becoming-an-executiveMy role is to lead a team of strategic ad sales professionals. We have large consumer sales accounts, including Nestle and Procter and Gamble, as well clients in the pet category, as many of our readers are pet owners. We figure out how we can build something that will meet our clients’ needs and figure out what our clients are trying to accomplish. We do a lot of entertaining – there are many dinners, events, and cocktail parties. Relationships build trust, which is key to earning your clients’ respect and confidence.

I also need to be fluent in “health” and understand current issues. I need to know who the consumers are and why they are coming to our website. I need to have a thorough understanding of healthcare, medical products, and health regulations. I need to be knowledgeable about how things like Medicaid reimbursement and the Affordable Care Act are directly affecting my clients.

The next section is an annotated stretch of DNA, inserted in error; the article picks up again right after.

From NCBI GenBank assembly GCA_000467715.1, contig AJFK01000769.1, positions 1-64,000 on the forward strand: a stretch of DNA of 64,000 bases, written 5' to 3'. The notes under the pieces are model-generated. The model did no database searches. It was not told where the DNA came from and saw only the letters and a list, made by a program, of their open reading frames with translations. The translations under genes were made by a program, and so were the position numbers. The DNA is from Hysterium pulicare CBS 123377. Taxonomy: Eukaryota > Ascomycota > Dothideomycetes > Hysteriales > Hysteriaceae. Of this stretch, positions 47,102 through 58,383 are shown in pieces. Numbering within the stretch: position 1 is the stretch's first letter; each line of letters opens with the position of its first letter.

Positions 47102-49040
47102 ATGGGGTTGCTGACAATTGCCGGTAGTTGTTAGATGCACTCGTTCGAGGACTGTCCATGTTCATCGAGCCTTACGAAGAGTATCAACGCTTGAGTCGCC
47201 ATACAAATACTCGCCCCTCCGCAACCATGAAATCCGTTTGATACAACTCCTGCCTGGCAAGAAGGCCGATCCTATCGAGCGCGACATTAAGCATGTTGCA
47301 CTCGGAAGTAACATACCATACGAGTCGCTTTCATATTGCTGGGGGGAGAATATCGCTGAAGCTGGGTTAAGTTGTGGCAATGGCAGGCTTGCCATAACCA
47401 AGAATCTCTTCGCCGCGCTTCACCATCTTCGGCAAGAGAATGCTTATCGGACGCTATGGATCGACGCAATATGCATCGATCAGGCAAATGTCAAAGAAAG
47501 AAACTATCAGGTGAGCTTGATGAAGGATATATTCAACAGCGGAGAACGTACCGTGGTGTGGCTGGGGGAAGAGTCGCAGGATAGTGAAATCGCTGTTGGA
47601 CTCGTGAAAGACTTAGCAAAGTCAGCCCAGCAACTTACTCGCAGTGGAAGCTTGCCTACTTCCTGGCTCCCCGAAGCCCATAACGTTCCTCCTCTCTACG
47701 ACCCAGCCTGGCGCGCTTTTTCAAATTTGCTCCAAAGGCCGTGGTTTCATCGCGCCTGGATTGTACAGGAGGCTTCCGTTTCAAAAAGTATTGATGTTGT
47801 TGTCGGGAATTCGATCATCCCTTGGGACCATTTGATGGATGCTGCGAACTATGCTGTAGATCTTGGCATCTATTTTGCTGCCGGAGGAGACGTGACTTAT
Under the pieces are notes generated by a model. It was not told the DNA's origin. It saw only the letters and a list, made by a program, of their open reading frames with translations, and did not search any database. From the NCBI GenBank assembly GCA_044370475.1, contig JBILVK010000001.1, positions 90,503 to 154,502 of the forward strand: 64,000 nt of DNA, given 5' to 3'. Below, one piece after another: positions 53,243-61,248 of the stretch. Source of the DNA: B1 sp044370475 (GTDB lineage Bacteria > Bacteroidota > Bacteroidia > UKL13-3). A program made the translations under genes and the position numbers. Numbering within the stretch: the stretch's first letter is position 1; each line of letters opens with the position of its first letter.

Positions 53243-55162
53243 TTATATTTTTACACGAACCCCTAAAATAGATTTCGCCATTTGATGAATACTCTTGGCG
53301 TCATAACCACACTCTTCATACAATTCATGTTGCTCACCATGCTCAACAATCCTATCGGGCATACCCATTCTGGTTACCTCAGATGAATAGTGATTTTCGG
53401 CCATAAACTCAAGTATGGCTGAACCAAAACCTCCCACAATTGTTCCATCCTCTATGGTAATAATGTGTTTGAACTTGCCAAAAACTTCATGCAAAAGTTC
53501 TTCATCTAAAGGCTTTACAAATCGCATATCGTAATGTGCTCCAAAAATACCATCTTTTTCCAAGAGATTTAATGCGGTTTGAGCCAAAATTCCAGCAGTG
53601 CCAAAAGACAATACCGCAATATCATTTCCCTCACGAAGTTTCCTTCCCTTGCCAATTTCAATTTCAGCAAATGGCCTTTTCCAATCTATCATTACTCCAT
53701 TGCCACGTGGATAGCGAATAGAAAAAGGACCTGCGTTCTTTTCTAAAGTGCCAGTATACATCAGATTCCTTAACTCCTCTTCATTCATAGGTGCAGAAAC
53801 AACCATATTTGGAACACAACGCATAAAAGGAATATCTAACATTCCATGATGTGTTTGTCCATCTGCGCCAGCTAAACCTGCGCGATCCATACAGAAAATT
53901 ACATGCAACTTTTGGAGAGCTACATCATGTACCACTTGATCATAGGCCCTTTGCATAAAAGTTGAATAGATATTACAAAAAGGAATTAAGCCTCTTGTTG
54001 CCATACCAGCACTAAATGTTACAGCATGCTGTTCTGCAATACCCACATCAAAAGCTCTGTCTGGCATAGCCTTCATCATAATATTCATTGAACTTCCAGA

What do you look for in a job applicant?

I have hired hundreds of people in my career and conducted thousands of interviews. The core things I always look for are a high energy level and an ability to connect. In sales in particular, you really need to have energy. It’s hard work, it pays well, but you have to work really hard.

If I’m interviewing you, I need to see that you have done your homework and can ask compelling questions. I want you to show me how experiences from your past connect to the job you’re applying for now. You also have to be personable, make good eye contact, and have a strong handshake. I want to feel respected and I want to respect the person I’m hiring. I want to know I can put them in front of my clients.

What are some questions you ask during a job interview?

webmd-careerI might ask you what gets you excited on Sunday night for the coming work week. Likewise, I want to hear what you look forward to on a Friday afternoon. Are you positive or negative? I look for people who will share something about themselves, who will tell me they look forward to hiking with friends on weekends or spending time with their family. I want to see authenticity.